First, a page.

To accomplish such a vast, national t’shuva, Rabbi Kook writes that a broad system of popular Torah education is needed. After having abandoned our unique Jewish treasure for so many years, we have a lot of relearning to do. In fact, many Jews returning to Judaism have to start at the very beginning by learning the alef bet.
From a moral point-of-view, the innate fear of transgression is the healthiest human disposition. This quality stands out in the Jewish people, in its natural aversion to any sin or wrongdoing in opposition to the Torah and the commandments, which are the inheritance of the community of Jacob. This disposition will only return to the Jewish people through national program of Torah learning, both in producing outstanding Torah scholars, and in establishing fixed times of daily learning for the masses. It is impossible for the Jewish people to return to their natural life, in all of its breadth and stature, if it will not also return to its spiritual nature, in all of its fullness, including the all-important fear of sin which, when healthy, brings remorse and t’shuva in its wake. With the strengthening of the Nation’s vitality in all of its facets, its restless confusion will cease, and its national institutions will all return to their natural moral focus, so unique and deep-seated in Israel, to differentiate with a hair-splitting exactness between the forbidden and the permitted. Then all the detailed laws of the Torah and the Sages will be recognized as the necessary foundation for an independent Jewish life, without which a vital national existence is impossible (Orot HaT’shuva, 6:3).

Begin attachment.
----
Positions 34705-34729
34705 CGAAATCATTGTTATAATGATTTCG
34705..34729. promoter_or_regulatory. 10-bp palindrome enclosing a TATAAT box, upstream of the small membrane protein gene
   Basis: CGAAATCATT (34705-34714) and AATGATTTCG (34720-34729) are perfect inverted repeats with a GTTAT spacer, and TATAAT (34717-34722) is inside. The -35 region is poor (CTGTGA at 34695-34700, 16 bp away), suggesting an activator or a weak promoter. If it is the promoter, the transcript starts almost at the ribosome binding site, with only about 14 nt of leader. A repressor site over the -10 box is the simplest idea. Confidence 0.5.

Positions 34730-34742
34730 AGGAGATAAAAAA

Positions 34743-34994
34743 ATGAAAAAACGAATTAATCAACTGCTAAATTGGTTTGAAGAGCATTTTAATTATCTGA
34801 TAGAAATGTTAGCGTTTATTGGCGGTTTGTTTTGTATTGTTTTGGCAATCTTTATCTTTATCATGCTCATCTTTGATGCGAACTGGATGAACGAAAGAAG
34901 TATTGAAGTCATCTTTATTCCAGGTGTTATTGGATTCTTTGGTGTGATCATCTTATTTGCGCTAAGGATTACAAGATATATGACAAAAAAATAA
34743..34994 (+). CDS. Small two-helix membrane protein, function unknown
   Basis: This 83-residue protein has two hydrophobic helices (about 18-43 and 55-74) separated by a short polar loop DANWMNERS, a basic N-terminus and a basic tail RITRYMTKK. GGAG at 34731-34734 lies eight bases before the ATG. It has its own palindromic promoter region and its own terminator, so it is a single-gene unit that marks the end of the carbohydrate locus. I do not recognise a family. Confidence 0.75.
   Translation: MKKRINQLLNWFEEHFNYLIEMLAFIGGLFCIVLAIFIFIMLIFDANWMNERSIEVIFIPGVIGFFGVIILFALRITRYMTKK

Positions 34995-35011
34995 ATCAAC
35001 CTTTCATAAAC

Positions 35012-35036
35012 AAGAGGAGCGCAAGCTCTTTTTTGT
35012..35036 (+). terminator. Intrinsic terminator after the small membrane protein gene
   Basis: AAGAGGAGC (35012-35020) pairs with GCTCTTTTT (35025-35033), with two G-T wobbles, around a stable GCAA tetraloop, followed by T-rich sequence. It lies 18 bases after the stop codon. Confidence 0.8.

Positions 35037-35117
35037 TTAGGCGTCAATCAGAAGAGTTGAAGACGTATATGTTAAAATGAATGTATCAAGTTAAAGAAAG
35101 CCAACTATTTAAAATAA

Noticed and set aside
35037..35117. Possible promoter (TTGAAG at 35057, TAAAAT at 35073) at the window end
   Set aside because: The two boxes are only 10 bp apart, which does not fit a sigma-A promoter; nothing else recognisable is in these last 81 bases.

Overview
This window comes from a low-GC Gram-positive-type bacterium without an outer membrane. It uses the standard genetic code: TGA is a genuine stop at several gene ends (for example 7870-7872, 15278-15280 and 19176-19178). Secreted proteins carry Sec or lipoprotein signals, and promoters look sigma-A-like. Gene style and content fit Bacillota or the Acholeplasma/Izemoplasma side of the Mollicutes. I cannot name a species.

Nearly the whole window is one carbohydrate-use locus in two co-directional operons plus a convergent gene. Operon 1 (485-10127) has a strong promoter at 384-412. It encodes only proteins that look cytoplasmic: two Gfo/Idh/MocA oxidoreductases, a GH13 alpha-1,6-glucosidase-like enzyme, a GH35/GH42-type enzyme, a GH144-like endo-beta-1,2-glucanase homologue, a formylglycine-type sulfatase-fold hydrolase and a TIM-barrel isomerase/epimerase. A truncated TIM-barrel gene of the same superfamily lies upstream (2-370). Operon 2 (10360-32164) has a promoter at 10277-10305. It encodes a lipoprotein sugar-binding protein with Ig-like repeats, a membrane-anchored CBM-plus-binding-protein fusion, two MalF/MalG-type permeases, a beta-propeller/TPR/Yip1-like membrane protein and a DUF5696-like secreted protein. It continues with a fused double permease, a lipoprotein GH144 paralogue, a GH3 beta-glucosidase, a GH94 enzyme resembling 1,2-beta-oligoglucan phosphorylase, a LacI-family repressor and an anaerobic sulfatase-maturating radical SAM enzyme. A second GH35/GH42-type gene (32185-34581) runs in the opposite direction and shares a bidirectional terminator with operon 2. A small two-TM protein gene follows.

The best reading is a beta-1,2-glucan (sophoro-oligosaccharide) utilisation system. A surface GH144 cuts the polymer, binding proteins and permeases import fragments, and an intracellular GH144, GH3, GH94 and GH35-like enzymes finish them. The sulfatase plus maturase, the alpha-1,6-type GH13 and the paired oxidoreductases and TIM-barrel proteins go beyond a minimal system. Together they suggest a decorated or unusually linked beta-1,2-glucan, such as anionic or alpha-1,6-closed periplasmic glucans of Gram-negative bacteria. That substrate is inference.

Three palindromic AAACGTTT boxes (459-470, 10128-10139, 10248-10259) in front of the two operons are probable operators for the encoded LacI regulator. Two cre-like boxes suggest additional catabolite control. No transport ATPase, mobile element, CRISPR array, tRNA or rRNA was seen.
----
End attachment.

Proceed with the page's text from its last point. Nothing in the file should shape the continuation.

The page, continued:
The holiness of the Jewish Nation is expressed in our yearning for absolute morality, goodness, and universal justice. To accomplish this on a national level, in day-to-day life, high-sounding platitudes are not enough. To be a holy Nation, holiness must be grounded in every aspect of life. Morality must shine in all spheres of endeavor. Only in this manner can all of life be sanctified and uplifted. How can this be achieved? Only by Israel’s commitment to all of the Divine laws of Sinai. It is the detailed commandments, in all of their exact measure and precision, which embody God’s will for the world. Only the Divine Law of the Torah can provide the foundation for a pure Jewish life, by establishing guidelines for every aspect of our lives, from the food we eat, to the type of clothes we wear, to our dealings in business, our personal behavior, and our national priorities and goals.
However, a simple learning of Torah is not enough to return us completely to our roots. After a two-thousand year exile, we have to undergo a profound, inner transformation in order to truly become a kingdom of priests and a holy Nation. A change in external behavior is not enough. When we return to our roots, the transformation must affect our personalities, our thought processes, and our innermost aspirations. Rabbi Kook writes:
To strengthen these foundations, we need to endear the hearts of our people to the light of the true, inner Torah, the secrets of Torah, which, because of their influence on students who had not been properly prepared, brought about their rejection and scorn. It is, however, from this life-giving light… that the world’s lasting salvation will sprout. The appearance of this exalted, benevolent light will revitalize both the Nation and the individual, to raise the fallen tabernacle of David, and to remove the shame of the people of God from all of the earth (Orot HaT’shuva, 4:9).